Evidence is not strong for taking probiotics or eating yogurt to prevent CDI, but these approaches are low-risk ways to introduce healthy bacteria into your gut; this may be reasonable, in part because some in the medical field continue to debate their effectiveness.

There is no such thing as a small stroke…

Strokes are the fifth leading cause of death in the United States and a significant cause of disability. Learn from Harvard Medical School experts how to understand your odds of having a stroke, evidence-based steps that can lower your risk, how to recognize the early signs of a stroke, and what to do to get rapid, brain-saving treatment.

Bible verses for today’s meditation and inspiration: Matthew E. McLaren

Suppose you find fifty righteous people living there in the city—will you still sweep it away and not spare it for their sakes? (Genesis 18:24) And the Lord replied, “If I find fifty righteous people in Sodom, I will spare the entire city for their sake.” (Genesis 18:26)

And be sure to say, ‘Look, your servant Jacob is right behind us.’” Jacob thought, “I will try to appease him by sending gifts ahead of me. When I see him in person, perhaps he will be friendly to me.” (Genesis 32:20)
to say to you: ‘Please forgive your brothers for the great wrong they did to you—for their sin in treating you so cruelly.’ So we, the servants of the God of your father, beg you to forgive our sin.” When Joseph received the message, he broke down and wept. (Genesis 50:17)

“Forgive my sin, just this once, and plead with the Lord your God to take away this death from me.” (Exodus 10:17)
Pay close attention to him, and obey his instructions. Do not rebel against him, for he is my representative, and he will not forgive your rebellion. (Exodus 23:21)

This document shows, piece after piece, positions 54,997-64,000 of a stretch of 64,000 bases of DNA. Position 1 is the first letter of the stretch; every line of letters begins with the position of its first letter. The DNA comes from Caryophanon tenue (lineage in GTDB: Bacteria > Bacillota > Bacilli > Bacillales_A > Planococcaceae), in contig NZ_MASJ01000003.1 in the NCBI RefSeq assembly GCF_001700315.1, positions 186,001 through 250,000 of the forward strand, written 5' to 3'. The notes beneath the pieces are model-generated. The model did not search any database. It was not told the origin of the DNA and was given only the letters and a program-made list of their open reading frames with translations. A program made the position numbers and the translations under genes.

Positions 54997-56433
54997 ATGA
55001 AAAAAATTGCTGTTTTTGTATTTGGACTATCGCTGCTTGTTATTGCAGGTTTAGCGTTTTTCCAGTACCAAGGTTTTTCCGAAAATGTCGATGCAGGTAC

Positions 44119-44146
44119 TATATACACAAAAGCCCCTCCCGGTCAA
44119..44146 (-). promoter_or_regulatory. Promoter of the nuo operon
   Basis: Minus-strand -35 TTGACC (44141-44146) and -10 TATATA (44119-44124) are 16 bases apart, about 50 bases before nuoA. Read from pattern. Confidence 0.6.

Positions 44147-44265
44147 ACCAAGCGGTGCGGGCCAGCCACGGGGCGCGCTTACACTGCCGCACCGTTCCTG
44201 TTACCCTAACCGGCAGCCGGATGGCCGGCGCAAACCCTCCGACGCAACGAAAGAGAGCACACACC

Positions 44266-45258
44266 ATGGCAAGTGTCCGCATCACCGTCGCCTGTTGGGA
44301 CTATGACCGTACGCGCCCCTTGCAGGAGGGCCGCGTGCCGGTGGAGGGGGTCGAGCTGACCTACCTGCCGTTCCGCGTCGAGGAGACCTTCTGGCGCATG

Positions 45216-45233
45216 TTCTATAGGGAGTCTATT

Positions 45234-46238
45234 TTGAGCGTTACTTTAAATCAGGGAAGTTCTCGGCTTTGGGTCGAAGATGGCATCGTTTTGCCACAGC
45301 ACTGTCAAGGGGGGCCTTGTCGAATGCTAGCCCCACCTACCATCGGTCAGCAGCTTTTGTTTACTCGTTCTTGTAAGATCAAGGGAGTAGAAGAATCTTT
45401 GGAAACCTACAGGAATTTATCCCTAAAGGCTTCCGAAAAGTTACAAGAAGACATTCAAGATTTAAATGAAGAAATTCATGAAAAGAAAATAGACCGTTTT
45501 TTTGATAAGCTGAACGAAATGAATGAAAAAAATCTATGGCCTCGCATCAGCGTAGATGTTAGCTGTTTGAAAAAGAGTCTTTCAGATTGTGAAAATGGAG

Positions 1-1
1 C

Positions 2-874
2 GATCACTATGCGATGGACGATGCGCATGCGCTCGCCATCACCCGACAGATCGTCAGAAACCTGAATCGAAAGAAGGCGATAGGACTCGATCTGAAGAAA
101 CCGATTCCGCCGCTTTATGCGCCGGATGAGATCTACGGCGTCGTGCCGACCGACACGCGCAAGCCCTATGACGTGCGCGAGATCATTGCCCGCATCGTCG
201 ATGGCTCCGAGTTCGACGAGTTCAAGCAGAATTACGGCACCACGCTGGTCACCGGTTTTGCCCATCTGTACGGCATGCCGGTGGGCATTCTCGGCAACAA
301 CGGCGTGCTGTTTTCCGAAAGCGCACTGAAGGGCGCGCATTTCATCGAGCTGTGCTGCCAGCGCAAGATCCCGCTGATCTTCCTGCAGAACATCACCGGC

Moses Intercedes for Israel The next day Moses said to the people, “You have committed a terrible sin, but I will go back up to the Lord on the mountain. Perhaps I will be able to obtain forgiveness for your sin.” (Exodus 32:30) So Moses returned to the Lord and said, “Oh, what a terrible sin these people have committed. They have made gods of gold for themselves. (Exodus 32:31) But now, if you will only forgive their sin—but if not, erase my name from the record you have written!” (Exodus 32:32)

The Lord passed in front of Moses, calling out, “Yahweh! The Lord! The God of compassion and mercy! I am slow to anger and filled with unfailing love and faithfulness. (Exodus 34:6) I lavish unfailing love to a thousand generations. I forgive iniquity, rebellion, and sin. But I do not excuse the guilty. I lay the sins of the parents upon their children and grandchildren; the entire family is affected— even children in the third and fourth generations.” (Exodus 34:7)

And he said, “O Lord, if it is true that I have found favor with you, then please travel with us. Yes, this is a stubborn and rebellious people, but please forgive our iniquity and our sins. Claim us as your own special possession.” (Exodus 34:9)
just as he does with the bull offered as a sin offering for the high priest. Through this process, the priest will purify the people, making them right with the Lord, and they will be forgiven. (Leviticus 4:20) Then he must burn all the goat’s fat on the altar, just as he does with the peace offering. Through this process, the priest will purify the leader from his sin, making him right with the Lord, and he will be forgiven. (Leviticus 4:26)

Then he must remove all the goat’s fat, just as he does with the fat of the peace offering. He will burn the fat on the altar, and it will be a pleasing aroma to the Lord. Through this process, the priest will purify the people, making them right with the Lord, and they will be forgiven. (Leviticus 4:31) Then he must remove all the sheep’s fat, just as he does with the fat of a sheep presented as a peace offering. He will burn the fat on the altar on top of the special gifts presented to the Lord. Through this process, the priest will purify the people from their sin, making them right with the Lord, and they will be forgiven. (Leviticus 4:35)

The priest will then prepare the second bird as a burnt offering, following all the procedures that have been prescribed. Through this process the priest will purify you from your sin, making you right with the Lord, and you will be forgiven. (Leviticus 5:10) Through this process, the priest will purify those who are guilty of any of these sins, making them right with the Lord, and they will be forgiven. The rest of the flour will belong to the priest, just as with the grain offering.” (Leviticus 5:13)

Recommended contacts for prayer requests and Bible study

It Is Written

Be the first to comment

Leave a Reply

Show Buttons
Hide Buttons